Top Ranked - All "About" You

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The About page is usually one of the last things you think about when building an app.  It’s just not core to the whatever it is you’re trying to build.  And yet you’ll soon find out that it’s pretty much a necessity for most apps.  Not only is it something you can use to help build a better relationship with your users; it’s also something that can help you to fulfill some of the marketplace certification requirements. 

Having a place in your app that encourages the user to reach out to you and connect somehow is a very good thing.  It could be used by them to send you an email to report a bug or a wish list item (before they use the app rating to express their frustrations) or it could be another place where you encourage end users to rate and review or actually buy your app.  By communicating with users you will become more connected to them and your app’s ratings and reviews will tend to be more positive. 

The other area where the About page can be useful is in fulfilling some of the Marketplace Application Certification Requirements.  One requirement in particular (5.6) states that your app must “include the application name, version information, and technical support contact information that are easily discoverable.”

In the video, I show a very simple app that surfaces an about page as a manually created page providing information about the app and myself.  Once you start thinking about what else you might include in the About page, manually maintaining that in code is probably not ideal.  You can add all sorts of things e.g. rate and review the app, a buy link for users using a Trial app, legal terms of use, credit to others who may have helped you (like open source projects) or a development change log.  As you can imagine this can start to get quite complicated and become a project in and of itself.  Fortunately someone has already done some of the heavy lifting for you.  Peter Kuhn aka Mister Goodcat has open sourced a project called Your Last About Dialog (YLAD) that goes a long way to making the About page a dead simple thing to add to your projects.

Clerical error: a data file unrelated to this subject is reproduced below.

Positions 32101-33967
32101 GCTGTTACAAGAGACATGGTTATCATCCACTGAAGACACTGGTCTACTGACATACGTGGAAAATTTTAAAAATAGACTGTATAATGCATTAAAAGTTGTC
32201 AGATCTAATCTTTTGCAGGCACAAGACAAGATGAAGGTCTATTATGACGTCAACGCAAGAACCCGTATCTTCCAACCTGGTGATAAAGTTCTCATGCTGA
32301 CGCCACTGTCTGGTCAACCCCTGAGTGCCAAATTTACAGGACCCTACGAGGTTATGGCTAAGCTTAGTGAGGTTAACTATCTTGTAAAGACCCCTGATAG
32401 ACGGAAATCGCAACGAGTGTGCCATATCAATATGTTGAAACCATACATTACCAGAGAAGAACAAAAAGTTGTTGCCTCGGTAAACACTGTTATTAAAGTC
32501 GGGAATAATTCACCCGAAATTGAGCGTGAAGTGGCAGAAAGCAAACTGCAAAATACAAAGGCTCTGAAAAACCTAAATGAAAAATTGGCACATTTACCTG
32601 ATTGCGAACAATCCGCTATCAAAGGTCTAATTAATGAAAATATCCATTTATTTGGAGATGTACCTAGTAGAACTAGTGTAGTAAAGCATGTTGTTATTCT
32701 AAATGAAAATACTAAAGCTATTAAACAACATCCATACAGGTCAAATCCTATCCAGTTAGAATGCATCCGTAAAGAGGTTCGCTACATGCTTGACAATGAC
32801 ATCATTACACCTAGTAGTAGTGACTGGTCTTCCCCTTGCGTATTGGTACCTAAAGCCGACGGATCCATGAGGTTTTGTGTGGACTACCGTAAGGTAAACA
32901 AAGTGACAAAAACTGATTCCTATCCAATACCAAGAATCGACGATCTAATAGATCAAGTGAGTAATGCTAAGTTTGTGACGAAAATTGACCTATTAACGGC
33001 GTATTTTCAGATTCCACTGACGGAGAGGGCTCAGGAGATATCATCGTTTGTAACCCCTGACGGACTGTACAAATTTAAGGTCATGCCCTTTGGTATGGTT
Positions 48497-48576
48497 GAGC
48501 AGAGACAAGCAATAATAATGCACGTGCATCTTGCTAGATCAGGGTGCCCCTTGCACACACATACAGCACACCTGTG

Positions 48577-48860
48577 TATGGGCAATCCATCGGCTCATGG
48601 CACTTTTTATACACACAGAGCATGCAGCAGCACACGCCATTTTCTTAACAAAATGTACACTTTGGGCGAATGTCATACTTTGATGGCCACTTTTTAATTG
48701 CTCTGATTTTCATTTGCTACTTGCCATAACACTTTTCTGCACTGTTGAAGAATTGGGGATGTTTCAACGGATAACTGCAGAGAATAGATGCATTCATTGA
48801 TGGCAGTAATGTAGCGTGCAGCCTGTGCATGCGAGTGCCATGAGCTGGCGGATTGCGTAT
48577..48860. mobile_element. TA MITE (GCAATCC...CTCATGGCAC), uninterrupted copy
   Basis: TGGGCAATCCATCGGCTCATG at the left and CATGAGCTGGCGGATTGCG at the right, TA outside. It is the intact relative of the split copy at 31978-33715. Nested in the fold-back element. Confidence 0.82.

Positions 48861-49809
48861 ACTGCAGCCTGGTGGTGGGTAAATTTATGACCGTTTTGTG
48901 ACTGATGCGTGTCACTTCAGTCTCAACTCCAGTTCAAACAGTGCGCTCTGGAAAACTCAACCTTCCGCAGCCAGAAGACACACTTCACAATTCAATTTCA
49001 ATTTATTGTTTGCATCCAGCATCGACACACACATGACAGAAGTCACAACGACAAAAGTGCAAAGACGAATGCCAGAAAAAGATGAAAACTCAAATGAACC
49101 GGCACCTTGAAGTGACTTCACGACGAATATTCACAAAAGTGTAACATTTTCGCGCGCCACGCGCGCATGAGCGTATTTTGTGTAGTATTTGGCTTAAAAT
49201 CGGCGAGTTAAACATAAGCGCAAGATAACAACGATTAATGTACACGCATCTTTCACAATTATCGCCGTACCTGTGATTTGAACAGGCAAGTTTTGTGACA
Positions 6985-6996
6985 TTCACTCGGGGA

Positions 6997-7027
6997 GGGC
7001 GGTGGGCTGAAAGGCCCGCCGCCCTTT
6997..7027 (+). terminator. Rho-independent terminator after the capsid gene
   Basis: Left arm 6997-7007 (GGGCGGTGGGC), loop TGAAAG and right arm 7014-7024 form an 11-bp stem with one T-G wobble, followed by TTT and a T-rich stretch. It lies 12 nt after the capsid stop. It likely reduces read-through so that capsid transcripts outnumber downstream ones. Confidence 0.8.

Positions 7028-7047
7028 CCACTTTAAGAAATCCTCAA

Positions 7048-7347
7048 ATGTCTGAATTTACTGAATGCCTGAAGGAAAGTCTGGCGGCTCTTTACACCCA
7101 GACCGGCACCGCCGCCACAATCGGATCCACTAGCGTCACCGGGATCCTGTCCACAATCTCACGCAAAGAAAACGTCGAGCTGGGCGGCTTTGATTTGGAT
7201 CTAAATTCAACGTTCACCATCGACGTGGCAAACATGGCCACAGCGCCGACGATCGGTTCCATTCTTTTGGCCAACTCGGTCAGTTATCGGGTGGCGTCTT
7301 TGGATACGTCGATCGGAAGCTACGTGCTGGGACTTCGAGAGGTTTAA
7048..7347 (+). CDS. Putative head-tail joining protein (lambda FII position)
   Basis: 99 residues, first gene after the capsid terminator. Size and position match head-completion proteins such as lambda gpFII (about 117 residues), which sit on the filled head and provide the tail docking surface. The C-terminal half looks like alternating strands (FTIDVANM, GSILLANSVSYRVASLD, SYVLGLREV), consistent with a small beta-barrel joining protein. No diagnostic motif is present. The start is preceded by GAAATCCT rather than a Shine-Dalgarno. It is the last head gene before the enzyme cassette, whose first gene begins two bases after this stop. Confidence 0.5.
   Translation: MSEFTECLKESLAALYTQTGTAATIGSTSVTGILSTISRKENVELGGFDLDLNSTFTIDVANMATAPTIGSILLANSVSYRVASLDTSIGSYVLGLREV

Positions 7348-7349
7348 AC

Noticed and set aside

"Your Last About Dialog" is a robust and generic, highly configurable implementation you can easily pull into your own app and set up for your needs. It is able to pull most data from your application automatically, supports fetching both text and Xaml content from remote sources (with fallback local content), and allows easy localization of the complete dialog content to all of the languages supported by your app.

In the video I show off a few of the YLAD features but there are many more in the app itself.  I encourage you to have a look by pulling it in to your app using NuGet.  You have installed NuGet, right? If you haven’t go do it now, I’ll wait here.

Let me know what you think about this episode of Top Ranked.

SOURCE CODE: I’ve provided the source code for the very simple app I showed in the video as an attachment to the blog post.

As an aside, I say the word “aboot” enough times that I’m sure many will spot my Canadian accent.  Don’t hate me.  :\ 

If you have questions aboot any of the videos, aboot problems or issues you’re hitting or if you have topics that you think would be of interest to other devs on the Windows Phone platform then drop me a note. I’d be particularly interested in hearing aboot some of the best practices you’ve adopted that you think have raised your quality or your ratings/ranking in the Marketplace. I’ll be sure to give full credit and link love whenever I can.

The Top Ranked series is hosted on Channel 9. You can view all the past videos there. You can also subscribe to the entire series via Zune or iTunes. All that is available here:

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The Discussion

  • User profile image

    Strange, the in place video doesn't seem to want to play for me.  Anyone else having the same issue?

    OK, Seconds later and it has sprung into action ...

    Great stuff Ben, keep em coming !

  • User profile image

    Thanks for watching, Ian.  Despite my best efforts the in-place video is just not high-res enough to see the code screen.  I always use the HQ video to watch.

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